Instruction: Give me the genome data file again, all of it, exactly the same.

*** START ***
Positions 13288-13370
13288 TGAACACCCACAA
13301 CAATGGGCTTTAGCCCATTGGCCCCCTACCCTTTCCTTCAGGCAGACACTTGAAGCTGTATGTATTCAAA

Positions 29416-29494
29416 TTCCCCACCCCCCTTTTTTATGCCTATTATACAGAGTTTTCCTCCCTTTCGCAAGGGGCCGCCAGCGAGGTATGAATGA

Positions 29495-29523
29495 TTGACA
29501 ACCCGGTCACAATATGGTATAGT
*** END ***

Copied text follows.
Positions 13288-13370
13288 TGAACACCCACAA
13301 CAATGGGCTTTAGCCCATTGGCCCCCTACCCTTTCCTTCAGGCAGACACTTGAAGCTGTATGTATTCAAA

Positions 29416-29494
29416 TTCCCCACCCCCCTTTTTTATGCCTATTATACAGAGTTTTCCTCCCTTTCGCAAGGGGCCGCCAGCGAGGTATGAATGA

Positions 29495-29523
29495 TTGACA
29501 ACCCGGTCACAATATGGTATAGT